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Nuclear Magnetic Resonance (NMR ) spectroscopy has no doubt been the most influential physical method in organic chemistry during the second half of the 20th century, and has been extensively used for the structural elucidation and characterization of organic, inorganic, and biological molecules.

NMR as a non-invasive and non-destructive technique is indispensable in many research fields within chemistry, physics, biology, and medicine. In comparison with X-ray and other forms of spectroscopy (UV, IR and MS), NMR has the advantage of resolving the three-dimensional structures of biological molecules.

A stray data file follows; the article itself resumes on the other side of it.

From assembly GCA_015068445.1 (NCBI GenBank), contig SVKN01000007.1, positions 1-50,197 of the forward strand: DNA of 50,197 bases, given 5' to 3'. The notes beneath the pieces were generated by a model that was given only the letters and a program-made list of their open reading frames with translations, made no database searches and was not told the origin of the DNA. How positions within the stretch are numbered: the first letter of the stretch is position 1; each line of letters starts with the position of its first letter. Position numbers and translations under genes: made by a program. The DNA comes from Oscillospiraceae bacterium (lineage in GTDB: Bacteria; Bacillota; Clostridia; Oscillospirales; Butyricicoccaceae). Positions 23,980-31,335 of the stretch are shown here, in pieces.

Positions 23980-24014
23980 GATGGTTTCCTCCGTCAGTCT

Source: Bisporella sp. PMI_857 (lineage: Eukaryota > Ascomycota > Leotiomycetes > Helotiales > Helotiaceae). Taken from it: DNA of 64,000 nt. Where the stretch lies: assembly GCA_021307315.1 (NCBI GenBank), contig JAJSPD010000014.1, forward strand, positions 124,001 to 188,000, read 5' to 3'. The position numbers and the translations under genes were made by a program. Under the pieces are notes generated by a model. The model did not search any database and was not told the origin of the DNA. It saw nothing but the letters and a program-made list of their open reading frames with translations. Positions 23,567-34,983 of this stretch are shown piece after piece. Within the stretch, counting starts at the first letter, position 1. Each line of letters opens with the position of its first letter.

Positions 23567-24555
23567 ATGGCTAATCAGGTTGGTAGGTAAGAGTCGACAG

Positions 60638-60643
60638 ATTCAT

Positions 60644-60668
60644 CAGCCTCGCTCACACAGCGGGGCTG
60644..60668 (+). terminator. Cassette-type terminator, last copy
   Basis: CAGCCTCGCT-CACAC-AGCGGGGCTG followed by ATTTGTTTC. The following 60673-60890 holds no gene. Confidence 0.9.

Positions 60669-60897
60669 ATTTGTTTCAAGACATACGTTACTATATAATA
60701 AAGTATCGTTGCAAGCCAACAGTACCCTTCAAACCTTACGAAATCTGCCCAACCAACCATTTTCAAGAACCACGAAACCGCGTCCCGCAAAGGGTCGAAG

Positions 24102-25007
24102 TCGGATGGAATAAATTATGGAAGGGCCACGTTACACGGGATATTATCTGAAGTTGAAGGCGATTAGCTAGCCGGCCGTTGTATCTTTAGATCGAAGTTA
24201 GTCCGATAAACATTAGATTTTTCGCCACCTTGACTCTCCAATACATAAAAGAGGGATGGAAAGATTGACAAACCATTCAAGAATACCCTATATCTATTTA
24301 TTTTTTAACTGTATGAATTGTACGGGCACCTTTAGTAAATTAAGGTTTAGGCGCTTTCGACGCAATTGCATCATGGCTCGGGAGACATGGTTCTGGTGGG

It should be noted, that prior to 1955, the structures of organic compounds had to be determined by a combination of chemical tests and degradations.

The parameters obtained from NMR spectra hemical shifts, coupling constants, intensities, relaxation times and diffusion coefficients provide the necessary information for solving a wide variety of problems in chemical and biological sciences.

The application of NMR techniques to problems involving time dependent phenomena includes; conformational analysis, rotational isomerism, restricted rotation, and chemical exchange.